Premium-aged rum

Premium-aged rum is a type of rum that has been aged for a longer period of time than other types of rum. It is typically made from a blend of different aged rums, which are then aged in oak barrels for an additional period of time. This additional ageing process gives premium-aged rums their unique flavour and characteristics. Premium-aged rums are typically darker in colour than other types of rum and have a richer, more intense flavour, often being used in cocktails or as a sipping rum.

Vintage rum

Vintage Rums come from a blend of different rums aged in premium oak barrels for different amounts of time. Vintage rum is typically more expensive than other types of rum, but it is worth the price for its unique flavour. Because of their uniqueness, they tend to be limited edition and usually come from high-end producers. If you are looking for a special rum to serve at your next party, consider vintage rum. Your guests are sure to be impressed by your knowledge of this fine spirit.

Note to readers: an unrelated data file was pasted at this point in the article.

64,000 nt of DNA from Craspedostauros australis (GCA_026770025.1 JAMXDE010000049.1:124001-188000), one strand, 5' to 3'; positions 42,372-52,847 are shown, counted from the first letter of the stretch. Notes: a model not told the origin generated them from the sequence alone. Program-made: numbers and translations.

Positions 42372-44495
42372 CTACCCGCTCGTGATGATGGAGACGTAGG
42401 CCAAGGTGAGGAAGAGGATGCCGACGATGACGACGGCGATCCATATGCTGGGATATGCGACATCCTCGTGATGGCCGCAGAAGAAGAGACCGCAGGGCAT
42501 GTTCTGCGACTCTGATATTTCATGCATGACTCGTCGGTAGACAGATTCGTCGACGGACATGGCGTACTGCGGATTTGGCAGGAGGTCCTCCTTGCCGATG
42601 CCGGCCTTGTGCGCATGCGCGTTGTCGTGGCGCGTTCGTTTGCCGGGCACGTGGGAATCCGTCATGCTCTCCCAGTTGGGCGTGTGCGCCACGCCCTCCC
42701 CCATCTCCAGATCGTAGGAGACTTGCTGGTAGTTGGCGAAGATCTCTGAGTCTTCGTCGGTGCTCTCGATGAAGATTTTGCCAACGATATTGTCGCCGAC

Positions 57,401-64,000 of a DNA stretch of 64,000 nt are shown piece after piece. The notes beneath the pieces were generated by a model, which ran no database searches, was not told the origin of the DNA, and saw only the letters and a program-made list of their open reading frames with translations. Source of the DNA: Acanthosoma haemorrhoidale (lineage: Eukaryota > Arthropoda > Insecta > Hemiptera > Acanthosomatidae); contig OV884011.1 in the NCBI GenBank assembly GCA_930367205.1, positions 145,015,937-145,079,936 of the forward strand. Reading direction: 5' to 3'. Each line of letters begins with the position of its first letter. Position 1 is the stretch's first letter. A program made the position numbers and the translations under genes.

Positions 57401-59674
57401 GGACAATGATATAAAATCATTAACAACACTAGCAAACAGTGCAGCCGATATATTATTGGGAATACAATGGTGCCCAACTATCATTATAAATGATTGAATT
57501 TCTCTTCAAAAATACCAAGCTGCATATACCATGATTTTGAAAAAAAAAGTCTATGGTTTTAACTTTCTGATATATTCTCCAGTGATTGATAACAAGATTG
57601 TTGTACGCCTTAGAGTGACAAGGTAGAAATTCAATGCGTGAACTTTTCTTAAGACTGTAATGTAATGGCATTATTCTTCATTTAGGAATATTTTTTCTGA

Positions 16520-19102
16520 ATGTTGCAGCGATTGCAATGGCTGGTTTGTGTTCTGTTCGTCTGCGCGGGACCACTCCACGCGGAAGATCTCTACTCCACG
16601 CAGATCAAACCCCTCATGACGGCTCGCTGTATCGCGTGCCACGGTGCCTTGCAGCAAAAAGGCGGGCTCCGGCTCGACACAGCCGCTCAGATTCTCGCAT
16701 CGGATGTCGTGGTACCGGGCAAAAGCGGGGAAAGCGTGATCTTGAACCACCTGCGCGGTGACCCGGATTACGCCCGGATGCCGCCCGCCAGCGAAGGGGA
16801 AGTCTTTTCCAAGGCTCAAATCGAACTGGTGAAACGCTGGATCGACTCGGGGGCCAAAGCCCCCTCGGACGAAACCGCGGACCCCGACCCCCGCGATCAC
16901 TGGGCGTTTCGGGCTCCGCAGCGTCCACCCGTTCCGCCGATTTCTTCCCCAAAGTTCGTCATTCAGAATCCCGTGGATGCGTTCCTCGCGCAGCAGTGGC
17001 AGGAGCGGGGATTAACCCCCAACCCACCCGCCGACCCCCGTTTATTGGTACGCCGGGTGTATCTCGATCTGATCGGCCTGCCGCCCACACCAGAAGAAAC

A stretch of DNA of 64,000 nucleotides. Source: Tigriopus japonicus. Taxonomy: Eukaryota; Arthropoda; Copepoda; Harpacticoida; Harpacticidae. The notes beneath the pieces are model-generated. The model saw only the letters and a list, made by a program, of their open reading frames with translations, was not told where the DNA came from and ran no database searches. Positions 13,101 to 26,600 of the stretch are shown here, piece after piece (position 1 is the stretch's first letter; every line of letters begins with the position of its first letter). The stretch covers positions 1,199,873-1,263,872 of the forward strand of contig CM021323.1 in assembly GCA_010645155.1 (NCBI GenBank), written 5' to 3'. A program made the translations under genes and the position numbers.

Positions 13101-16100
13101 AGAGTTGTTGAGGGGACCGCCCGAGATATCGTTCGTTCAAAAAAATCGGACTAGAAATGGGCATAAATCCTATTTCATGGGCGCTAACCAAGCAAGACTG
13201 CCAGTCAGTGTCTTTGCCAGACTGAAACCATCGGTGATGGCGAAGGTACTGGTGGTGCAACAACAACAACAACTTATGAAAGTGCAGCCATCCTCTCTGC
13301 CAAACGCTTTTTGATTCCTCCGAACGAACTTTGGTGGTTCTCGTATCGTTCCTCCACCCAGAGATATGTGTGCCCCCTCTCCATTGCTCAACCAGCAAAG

Agricole rum 

Agricole Rum, or Rhum Agricole, is the name given to rums that have been distilled from sugar cane juice instead of molasses. These types of rum usually come from the French Caribbean islands and have an average of 35% ABV, being more artisanal with eccentric flavours. Agricole rum is known for its distinctive earthy flavour. While it can be enjoyed on its own, Agricole rum is also popular in cocktails such as the Daiquiri and the Mojito. If you're a rum lover looking for something different from your usual rum, Agricole rum is worth trying next.

Spiced rum

Spiced rum is a type of flavoured rum made from a blend of different spices infused into the spirit, the most common being ginger, vanilla seeds, cinnamon, clove, and allspice. It usually comes at a higher alcohol percentage than regular rums, with 46% ABV. Spiced rum is often used in cocktails, such as the Mai Tai and the Hurricane.

Interested in exploring the enchanting world of rum? 

Toti Rums are 100% natural, high-quality spirits that are perfect for sipping neat or enjoying in cocktails. Celebrating rum's unique connection to the sea, we donate 15% of profits to marine conservation. Take a look at our delicious rums here.

Continue reading

Best Rum Gifts From Toti Rum - A Rum Gifting Guide

Best Rum Gifts From Toti Rum - A Rum Gifting Guide

Father Christmas drinking a glass of Tote Rum